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A good broadcast plan may be key to the success of the female Tour de France


The Tour de France is bicycle racing's most famous competition for men. It ends Sunday in Paris. And on the same day, in the same city, another Tour de France begins for the world's best women riders. It's been more than 30 years since women have competed in a bona fide race like this. As NPR's Tom Goldman reports, they're finally getting their chance, in large part because of the pandemic.

TOM GOLDMAN, BYLINE: With the coronavirus surging in 2020, elite cyclists, pretty much like everyone, were on lockdown. But for them, as the proverbial door closed, another opened.


UNIDENTIFIED ANNOUNCER #1: Hello, and welcome to stage five of the virtual Tour de France.

GOLDMAN: The company Zwift, which combines fitness and video gaming, put on virtual races for riders worldwide. Men and women competed in the biggest events, pedaling away in their homes. Some professionals rolled their eyes. Others, like South African veteran Ashleigh Moolman-Pasio, embraced the chance to break the drudgery of indoor training, and it paid off.


UNIDENTIFIED ANNOUNCER #1: Ends up cracking, and Moolman-Pasio flies away to the stage victory.

GOLDMAN: Moolman-Pasio won the so-called queen stage, the toughest stage in a multi-day road race. The next day, she and her husband ventured outside their home in Spain and noticed other people pointing.

ASHLEIGH MOOLMAN-PASIO: He's like, well, it's because of the Tour de France. You know, you were on TV, and everyone saw you winning the queen stage.

GOLDMAN: According to Zwift, more than 16 million people in more than a hundred thirty countries saw the virtual races. And viewership was equally split between the men's and women's events. This prompted Tour de France organizers to talk to Zwift about launching a real women's tour. Kate Veronneau of Zwift says her company was game, but only with a really good broadcast plan.

KATE VERONNEAU: That's the key to the success of the race, to building that audience, to building future investment and growing the race and keeping it around.

GOLDMAN: She says broadcasting to 190 countries on each of the race's eight days - that certainly can help keep this new women's tour around after so many others went away.



GOLDMAN: French newsreel footage chronicles a five-stage loop from Paris to Normandy in 1955. But that first women's Tour de France only lasted a year. It wasn't until 1984 when organizers tried again. The multi-stage event ran for six years and featured three wins for French cycling legend Jeannie Longo.



GOLDMAN: Longo won the last event in 1989. It folded, like other versions after, because of uneven media coverage and sponsorship. Both are there now. Zwift won't say how much money it's poured into its four-year deal, but it's enough for about $250,000 in prize money with 50,000 to the winner.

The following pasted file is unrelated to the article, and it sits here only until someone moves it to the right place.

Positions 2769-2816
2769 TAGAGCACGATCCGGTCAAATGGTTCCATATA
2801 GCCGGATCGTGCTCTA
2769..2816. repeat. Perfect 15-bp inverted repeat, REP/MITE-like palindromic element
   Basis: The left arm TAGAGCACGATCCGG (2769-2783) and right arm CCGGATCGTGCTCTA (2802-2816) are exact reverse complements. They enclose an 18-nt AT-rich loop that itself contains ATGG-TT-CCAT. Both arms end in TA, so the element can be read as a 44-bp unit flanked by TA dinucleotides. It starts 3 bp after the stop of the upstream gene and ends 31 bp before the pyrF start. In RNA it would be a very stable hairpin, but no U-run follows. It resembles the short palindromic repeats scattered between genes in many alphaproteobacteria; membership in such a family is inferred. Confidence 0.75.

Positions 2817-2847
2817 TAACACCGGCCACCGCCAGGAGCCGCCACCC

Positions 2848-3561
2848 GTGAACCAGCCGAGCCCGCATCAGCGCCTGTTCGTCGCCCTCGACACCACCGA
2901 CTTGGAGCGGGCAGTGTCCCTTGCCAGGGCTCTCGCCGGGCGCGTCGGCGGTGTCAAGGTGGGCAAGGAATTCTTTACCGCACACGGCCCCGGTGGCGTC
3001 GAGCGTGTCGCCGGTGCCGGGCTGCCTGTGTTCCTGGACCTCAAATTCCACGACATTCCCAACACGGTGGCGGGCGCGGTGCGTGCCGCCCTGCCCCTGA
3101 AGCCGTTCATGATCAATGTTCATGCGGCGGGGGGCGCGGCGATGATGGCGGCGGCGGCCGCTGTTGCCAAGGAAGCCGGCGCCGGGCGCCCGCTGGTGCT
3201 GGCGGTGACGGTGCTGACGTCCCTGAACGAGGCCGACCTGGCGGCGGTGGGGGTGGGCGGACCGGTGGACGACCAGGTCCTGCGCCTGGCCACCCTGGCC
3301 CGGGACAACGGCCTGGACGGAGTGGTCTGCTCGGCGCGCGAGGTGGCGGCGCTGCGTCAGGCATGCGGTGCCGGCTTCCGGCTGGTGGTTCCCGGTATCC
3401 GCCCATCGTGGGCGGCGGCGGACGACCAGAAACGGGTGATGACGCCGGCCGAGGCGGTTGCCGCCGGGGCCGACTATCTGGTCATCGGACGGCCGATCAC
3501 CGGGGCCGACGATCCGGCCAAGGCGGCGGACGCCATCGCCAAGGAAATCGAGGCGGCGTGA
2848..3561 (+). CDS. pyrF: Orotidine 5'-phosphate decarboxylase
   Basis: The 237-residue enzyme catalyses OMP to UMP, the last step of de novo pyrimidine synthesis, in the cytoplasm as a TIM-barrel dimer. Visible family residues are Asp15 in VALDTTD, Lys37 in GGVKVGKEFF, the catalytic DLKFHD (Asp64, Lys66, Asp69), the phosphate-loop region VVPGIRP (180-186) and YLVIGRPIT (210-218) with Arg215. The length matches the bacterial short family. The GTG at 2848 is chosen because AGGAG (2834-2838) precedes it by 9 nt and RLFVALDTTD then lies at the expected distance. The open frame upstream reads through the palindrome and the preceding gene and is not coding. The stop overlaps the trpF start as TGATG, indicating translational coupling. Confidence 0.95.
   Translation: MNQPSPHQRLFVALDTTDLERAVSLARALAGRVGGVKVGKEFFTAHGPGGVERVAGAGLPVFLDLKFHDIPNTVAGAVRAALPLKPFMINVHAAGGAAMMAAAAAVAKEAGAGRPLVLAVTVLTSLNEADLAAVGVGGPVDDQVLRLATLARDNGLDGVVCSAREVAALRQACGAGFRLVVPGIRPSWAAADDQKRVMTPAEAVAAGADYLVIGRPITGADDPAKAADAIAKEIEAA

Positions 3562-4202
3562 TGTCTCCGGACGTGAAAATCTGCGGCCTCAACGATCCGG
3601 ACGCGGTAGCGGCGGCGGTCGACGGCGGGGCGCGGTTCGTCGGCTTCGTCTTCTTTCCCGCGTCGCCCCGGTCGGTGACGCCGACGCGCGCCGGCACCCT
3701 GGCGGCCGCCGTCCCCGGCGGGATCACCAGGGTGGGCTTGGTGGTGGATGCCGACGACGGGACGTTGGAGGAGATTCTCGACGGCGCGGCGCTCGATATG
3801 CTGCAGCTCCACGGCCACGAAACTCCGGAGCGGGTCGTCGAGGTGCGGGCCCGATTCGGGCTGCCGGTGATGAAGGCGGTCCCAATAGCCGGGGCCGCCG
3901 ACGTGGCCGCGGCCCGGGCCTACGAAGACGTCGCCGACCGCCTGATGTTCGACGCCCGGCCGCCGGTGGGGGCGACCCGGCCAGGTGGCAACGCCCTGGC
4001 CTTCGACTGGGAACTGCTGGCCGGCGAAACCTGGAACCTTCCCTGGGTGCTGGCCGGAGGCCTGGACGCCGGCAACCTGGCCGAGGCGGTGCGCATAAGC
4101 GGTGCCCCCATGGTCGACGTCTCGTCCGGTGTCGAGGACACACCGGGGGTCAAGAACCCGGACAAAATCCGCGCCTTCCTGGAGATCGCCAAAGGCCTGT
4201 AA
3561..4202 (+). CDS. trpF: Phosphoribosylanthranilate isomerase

Moolman-Pasio, in her 13th year as a pro cyclist, has been fighting for a viable women's tour. She's thrilled about finally getting to race cycling's most prominent event and about the girls and young women who'll be watching.

MOOLMAN-PASIO: Instead of sitting on the couch and seeing men race up these epic climbs and fighting for the yellow jersey, finally, they will see woman. And it's the opportunity for them to recognize pro cycling as a career choice.

GOLDMAN: It's still a challenging choice. Many female pro cyclists have to work as well as race, and women's teams aren't big enough yet to support a 21-stage Tour de France like the men. But eight stages, supporters say, are just right for this initial effort. The road racing will be intense and explosive, they say, with sprinting and hard climbs and even riders navigating gravel sections. Sunday in Paris, before the men arrive for their finish, the women will own the city streets. Their 50-mile first stage starts at the Eiffel Tower. Eight days later, they plan to finish the tour with new fans and a promise to be back, year after year.

Tom Goldman, NPR News. Transcript provided by NPR, Copyright NPR.

NPR transcripts are created on a rush deadline by an NPR contractor. This text may not be in its final form and may be updated or revised in the future. Accuracy and availability may vary. The authoritative record of NPR’s programming is the audio record.

Tom Goldman is NPR's sports correspondent. His reports can be heard throughout NPR's news programming, including Morning Edition and All Things Considered, and on NPR.org.